A True History of the Captivation, Transport to Strange Lands, & Deliverance of Hannah Guttentag
Our Research Notes series invites authors to describe their research for a recent book, with “research” defined as broadly as they like. This week, Josh Russell writes about A True History of the Captivation, Transport to Strange Lands, & Deliverance of Hannah Guttentag (Dzanc Books).
Unlike my first two novels, Yellow Jack, which is set in the 1840s, and My Bright Midnight, which is set mostly during the last days of World War II, my third, A True History of the Captivation, Transport to Strange Lands, & Deliverance of Hannah Guttentag, didn’t require I go to the library and look at newspapers on a microfilm reader to find out how much a house in New Orleans rented for in 1945, or that I study the history of photography and 19th-Century responses to infectious tropical disease in New Orleans. A True History takes place when the protagonist is in graduate school in 1990. I was in graduate school in 1990. She spends time in Nashville, Tennessee, Ithaca, New York, and Lincoln, Nebraska — places I’ve spent at least a little time. I checked to make sure I remembered correctly when I was listening to The Pixies and The Smiths and when the college radio station in Baton Rouge seemed to be playing “Smells Like Teen Spirit” ten times an hour, and I asked a friend who went to Cornell where people went skinny dipping, and another friend who lives in Ithaca where in town there are generic office buildings that would’ve been there in 1990. Beyond that, I relied mostly on my memories of the places and my experiences of being in my early 20s.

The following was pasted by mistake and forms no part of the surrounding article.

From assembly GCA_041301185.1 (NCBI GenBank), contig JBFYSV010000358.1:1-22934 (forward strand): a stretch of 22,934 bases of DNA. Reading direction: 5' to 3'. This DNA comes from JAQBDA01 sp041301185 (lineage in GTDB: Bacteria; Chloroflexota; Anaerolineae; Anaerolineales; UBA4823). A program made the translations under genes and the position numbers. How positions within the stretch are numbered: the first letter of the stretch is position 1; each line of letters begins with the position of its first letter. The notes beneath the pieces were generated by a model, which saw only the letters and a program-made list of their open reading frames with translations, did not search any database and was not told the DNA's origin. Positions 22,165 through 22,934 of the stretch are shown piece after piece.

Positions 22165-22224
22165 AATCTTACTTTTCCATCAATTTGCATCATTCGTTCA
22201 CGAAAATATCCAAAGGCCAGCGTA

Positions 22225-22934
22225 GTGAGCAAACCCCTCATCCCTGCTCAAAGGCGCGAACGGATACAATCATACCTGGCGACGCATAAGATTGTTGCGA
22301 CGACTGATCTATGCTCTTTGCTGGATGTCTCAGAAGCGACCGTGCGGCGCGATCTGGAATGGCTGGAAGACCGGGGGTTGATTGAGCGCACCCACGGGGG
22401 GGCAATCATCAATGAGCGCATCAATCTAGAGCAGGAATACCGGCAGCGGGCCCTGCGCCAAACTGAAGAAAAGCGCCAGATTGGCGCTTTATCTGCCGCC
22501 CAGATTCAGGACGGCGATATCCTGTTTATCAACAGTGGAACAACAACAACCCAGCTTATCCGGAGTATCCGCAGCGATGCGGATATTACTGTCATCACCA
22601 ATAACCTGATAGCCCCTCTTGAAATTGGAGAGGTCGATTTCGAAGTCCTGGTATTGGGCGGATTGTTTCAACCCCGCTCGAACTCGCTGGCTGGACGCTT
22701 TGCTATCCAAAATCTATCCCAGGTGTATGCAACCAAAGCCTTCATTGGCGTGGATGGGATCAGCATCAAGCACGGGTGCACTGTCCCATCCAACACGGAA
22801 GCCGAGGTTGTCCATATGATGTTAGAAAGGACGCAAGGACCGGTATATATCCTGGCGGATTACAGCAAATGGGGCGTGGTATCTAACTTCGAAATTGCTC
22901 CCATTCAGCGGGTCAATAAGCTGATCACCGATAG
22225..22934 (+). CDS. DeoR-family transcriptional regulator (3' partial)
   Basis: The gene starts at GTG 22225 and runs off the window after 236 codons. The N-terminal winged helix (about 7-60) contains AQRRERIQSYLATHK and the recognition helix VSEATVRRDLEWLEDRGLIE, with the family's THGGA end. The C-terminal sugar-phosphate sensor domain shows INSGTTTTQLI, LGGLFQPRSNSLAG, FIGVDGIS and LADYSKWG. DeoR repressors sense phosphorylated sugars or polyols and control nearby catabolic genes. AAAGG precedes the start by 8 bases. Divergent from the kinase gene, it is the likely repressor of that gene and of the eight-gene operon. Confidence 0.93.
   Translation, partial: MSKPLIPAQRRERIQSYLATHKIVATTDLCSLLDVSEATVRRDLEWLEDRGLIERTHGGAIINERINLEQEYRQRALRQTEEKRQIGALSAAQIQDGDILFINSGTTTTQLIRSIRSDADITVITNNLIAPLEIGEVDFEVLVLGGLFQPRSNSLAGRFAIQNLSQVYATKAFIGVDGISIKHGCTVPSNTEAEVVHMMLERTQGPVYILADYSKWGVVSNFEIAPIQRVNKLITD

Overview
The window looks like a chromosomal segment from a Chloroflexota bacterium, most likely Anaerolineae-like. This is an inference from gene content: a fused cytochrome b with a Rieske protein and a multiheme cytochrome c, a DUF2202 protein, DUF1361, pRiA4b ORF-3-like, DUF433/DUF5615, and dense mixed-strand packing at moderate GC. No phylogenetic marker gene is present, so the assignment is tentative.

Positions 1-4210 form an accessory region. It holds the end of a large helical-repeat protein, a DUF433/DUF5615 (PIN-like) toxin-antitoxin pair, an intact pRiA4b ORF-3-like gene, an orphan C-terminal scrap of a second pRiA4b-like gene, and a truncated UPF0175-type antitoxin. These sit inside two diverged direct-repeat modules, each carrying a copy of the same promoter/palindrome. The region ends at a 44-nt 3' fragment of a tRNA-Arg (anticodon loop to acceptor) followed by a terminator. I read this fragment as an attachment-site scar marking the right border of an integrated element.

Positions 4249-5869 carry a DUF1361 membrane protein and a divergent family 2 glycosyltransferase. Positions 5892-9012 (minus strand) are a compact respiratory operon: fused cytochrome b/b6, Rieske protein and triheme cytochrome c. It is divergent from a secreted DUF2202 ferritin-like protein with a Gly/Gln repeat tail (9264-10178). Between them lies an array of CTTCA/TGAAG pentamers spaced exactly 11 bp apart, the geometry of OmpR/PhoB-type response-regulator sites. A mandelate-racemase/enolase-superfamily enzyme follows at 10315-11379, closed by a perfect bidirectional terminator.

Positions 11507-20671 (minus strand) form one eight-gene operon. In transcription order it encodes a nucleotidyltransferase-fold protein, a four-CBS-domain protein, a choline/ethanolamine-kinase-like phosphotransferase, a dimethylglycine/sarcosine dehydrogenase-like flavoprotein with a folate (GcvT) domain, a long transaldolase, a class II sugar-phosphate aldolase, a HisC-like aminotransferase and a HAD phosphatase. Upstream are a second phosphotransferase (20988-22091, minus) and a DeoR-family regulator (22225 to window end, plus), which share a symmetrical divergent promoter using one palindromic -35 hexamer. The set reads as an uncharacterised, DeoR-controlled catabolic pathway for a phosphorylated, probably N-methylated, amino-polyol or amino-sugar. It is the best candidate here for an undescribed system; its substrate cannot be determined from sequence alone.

One element of the novel that benefited from research beyond asking someone where people swam naked in Ithaca in the ’90s was reading and re-reading examples of Puritan-era women’s Indian captivity narratives, including those by Mary Rowlandson and Hanna Dustan. These narratives of women kidnapped by “savages” combine true-life adventure stories, anti-Native American (and sometimes anti-French and anti-Catholic) propaganda, and strong moral messages about keeping one’s faith in times of trial (Increase Mather, Cotton’s dad, wrote the introduction to Rowlandson’s book). I’m a fan of these kinds of narratives, and A True History is my riff on the form, a riff that has Hannah Guttentag willingly go off to grad school in the woods rather than getting kidnapped. There she, like Mary Rowlandson before her, eats strange food and witnesses heathens dancing oddly… and keeps her faith (albeit a secular variety), even when terrible and terrifying things happen to her.